March 18, 2009 in Business

Fed to buy up to $300B long-term Treasury bonds

Associated Press
 

WASHINGTON — The Federal Reserve announced Wednesday it will spend up to $300 billion over the next six months to buy long-term government bonds, a new step aimed at lifting the country out of recession by lowering rates on mortgages and other consumer debt.

At the same time, the Fed left a key short-term bank lending rate at a record low of between zero and 0.25 percent. Economists predict the Fed will hold the rate in that zone for the rest of this year and for most — if not all — of next year.

Fed purchases should boost Treasury prices and drive down their rates. That would ripple through and lower rates on other kinds of debt. The last time the Fed set out to influence long-term interest rates was during the 1960s with Operation Twist, conceived by the Kennedy administration.

The Fed also said it will buy more mortgage-backed securities guaranteed by Fannie Mae and Freddie Mac to help that battered market. The central bank will buy an additional $750 billion, bringing its total purchases of these securities to $1.25 trillion. It also will boost its purchase of Fannie and Freddie debt to $200 billion.

“This is not only going to keep mortgage rates low for a long period of time,” said Greg McBride, a senior financial analyst at Bankrate.com. “The mere announcement may produce a honeymoon effect and bring mortgage rates down to even lower levels in the coming days.”

In addition, the Fed said a $1 trillion program to jump-start consumer and small business lending could be expanded to include other financial assets.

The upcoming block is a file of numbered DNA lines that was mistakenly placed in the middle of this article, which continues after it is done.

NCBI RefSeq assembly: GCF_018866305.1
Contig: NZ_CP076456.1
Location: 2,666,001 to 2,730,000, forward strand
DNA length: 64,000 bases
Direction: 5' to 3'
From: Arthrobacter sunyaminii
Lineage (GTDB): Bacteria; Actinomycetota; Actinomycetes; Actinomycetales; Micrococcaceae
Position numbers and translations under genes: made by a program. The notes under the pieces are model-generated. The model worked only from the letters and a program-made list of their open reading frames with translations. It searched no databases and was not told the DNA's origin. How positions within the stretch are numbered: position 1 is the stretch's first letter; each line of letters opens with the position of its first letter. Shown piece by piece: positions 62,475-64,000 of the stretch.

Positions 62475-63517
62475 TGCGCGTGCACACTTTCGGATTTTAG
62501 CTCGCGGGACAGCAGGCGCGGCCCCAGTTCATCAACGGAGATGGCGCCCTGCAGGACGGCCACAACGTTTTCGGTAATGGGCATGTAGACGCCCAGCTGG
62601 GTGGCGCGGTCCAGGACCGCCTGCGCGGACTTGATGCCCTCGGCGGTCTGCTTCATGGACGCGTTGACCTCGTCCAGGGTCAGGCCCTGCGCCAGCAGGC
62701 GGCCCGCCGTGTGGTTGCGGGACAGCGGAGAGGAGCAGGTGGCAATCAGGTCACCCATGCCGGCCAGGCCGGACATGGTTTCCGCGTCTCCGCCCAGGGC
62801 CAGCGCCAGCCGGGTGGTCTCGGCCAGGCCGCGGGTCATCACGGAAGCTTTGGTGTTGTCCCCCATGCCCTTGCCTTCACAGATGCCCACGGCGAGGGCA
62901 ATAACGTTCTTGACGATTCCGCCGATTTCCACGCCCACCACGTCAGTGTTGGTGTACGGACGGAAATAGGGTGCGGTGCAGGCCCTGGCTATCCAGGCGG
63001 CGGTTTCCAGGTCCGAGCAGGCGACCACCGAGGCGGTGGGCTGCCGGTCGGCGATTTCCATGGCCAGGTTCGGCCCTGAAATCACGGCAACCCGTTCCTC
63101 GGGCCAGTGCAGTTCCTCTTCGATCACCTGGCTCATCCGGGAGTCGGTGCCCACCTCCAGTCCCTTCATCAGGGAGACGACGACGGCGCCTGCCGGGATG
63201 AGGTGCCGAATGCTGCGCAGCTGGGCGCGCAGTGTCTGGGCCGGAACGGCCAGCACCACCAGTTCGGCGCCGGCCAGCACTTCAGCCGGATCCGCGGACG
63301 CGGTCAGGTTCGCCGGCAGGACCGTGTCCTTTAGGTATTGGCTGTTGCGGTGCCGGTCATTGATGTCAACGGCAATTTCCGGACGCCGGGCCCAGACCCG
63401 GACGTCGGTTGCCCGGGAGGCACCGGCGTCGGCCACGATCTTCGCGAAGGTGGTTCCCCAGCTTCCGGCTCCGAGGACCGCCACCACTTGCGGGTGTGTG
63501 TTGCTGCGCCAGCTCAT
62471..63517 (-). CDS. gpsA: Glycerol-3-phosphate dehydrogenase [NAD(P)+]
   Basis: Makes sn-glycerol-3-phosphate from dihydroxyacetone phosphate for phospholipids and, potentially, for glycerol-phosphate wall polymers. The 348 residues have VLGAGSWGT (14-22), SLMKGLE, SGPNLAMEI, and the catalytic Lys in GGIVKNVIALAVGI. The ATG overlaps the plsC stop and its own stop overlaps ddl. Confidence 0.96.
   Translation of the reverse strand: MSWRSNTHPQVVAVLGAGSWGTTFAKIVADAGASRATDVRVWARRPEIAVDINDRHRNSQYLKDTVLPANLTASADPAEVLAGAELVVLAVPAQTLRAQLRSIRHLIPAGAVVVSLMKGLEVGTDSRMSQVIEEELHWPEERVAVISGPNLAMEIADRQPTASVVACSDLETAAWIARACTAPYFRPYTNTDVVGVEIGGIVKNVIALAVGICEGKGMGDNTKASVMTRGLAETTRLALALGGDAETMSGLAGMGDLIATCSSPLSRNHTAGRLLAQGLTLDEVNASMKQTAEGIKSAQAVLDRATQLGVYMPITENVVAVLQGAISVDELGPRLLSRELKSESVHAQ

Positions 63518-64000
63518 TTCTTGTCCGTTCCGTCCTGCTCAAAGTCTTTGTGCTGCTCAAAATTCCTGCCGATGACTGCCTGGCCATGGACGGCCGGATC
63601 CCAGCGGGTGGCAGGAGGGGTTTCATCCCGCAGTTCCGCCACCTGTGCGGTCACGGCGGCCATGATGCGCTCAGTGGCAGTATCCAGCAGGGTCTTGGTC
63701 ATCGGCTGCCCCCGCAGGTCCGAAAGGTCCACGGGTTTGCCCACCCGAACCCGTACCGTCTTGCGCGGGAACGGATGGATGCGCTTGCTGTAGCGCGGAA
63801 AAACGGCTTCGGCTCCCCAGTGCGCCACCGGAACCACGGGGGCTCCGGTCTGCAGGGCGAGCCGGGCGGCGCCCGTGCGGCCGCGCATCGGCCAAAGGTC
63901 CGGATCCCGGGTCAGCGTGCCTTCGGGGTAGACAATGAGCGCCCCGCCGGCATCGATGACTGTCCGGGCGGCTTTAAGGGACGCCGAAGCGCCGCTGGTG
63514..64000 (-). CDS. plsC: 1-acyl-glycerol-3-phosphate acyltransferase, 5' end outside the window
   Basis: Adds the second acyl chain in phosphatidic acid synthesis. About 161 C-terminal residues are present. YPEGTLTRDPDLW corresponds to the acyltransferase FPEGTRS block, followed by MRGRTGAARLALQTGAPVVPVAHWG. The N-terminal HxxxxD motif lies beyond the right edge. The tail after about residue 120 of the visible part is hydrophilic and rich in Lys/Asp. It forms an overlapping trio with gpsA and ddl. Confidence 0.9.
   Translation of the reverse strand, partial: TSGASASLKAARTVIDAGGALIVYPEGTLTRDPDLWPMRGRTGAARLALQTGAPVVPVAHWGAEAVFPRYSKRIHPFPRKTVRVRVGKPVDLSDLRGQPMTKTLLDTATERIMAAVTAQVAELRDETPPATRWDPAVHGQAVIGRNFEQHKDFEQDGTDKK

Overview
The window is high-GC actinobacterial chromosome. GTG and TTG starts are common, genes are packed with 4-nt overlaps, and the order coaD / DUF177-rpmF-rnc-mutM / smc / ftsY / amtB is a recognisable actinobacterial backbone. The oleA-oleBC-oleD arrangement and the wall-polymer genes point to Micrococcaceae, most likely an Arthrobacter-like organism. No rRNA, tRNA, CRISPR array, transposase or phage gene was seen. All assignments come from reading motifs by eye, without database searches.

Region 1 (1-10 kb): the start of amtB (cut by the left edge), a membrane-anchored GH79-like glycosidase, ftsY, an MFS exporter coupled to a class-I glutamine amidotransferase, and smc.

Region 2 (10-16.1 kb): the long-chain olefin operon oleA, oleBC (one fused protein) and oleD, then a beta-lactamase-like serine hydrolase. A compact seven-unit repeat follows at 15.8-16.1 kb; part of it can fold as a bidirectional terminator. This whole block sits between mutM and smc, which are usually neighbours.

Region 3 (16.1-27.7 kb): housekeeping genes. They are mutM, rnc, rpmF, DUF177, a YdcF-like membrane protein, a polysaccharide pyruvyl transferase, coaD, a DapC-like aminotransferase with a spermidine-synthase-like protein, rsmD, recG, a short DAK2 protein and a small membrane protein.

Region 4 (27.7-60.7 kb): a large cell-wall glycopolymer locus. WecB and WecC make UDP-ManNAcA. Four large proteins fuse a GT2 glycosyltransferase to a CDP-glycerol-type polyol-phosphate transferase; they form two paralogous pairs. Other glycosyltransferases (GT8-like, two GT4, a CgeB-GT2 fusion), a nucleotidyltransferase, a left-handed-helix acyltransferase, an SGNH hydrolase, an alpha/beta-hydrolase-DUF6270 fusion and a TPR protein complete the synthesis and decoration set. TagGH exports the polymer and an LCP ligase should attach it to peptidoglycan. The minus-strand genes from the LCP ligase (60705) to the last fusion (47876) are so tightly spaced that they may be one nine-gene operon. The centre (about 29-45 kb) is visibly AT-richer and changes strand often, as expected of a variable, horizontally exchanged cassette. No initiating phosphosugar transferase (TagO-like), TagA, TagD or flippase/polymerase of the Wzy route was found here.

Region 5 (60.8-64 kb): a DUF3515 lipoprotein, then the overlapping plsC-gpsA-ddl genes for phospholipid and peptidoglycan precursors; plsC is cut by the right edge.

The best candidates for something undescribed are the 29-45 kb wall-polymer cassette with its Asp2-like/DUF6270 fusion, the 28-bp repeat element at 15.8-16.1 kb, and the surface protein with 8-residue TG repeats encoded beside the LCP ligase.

The program — which is rolling out this week — currently is focused on spurring lending for autos, education, credit cards and loans for business equipment. The government already has announced an expansion to include commercial real-estate assets. Any broadening of the program would be beyond that area.

Fed Chairman Ben Bernanke and his colleagues are taking the new steps as the economy sinks deeper into recession.

Since the Fed last met in late January, “the economy continues to contract,” the policymakers observed.

“Job losses, declining equity and housing wealth and tight credit conditions have weighed on consumer sentiment and spending,” they said.

Businesses, meanwhile, are facing weaker sales prospects and credit troubles have them cutting inventories. Problems overseas have crimped demand for U.S. exports, dealing domestic companies another blow, the Fed said.

Across the Atlantic, the Bank of England last week began buying government bonds from financial institutions as it turned to other ways to help revive Britain’s moribund economy. The Bank of England, like the Fed, already had lowered its key interest rate to a record low of 0.5 percent.

Finance leaders from top economies have discussed coordinating actions from their governments and central banks to provide a more potent punch against the global financial crisis.

Still, the Fed hoped its actions, the government’s banking rescue effort, and President Barack Obama’s $787 billion stimulus of increased government spending and tax cuts eventually will help revive the economy.

“Although the near-term economic outlook is weak, the committee anticipates that policy actions …. will contribute to a gradual resumption of sustainable economic growth,” the Fed said.

Obama has urged Americans to be patient, saying it will take time for his revival programs to work.

Bernanke has repeatedly said that stabilizing the nation’s financial system is key to turning around the economy. If that can be done, then the recession might end this year, setting the stage for a recovery next year, he said.

But even in this best-case scenario, the nation’s unemployment rate — now at quarter-century peak of 8.1 percent — will keep climbing. Some economists think it will hit 10 percent by the end of this year.

The recession that began in December 2007 already has snatched a net total of 4.4 million jobs and has left 12.5 million searching for work.

And the economy is still sinking. It contracted at 6.2 percent in the final three months of 2008, also the worst showing in a quarter-century. Analysts believe the economy in the current January-March quarter is contracting at a pace between 5.5 and 6 percent or more. They expect the economy also will continue to contract in the April-June quarter.

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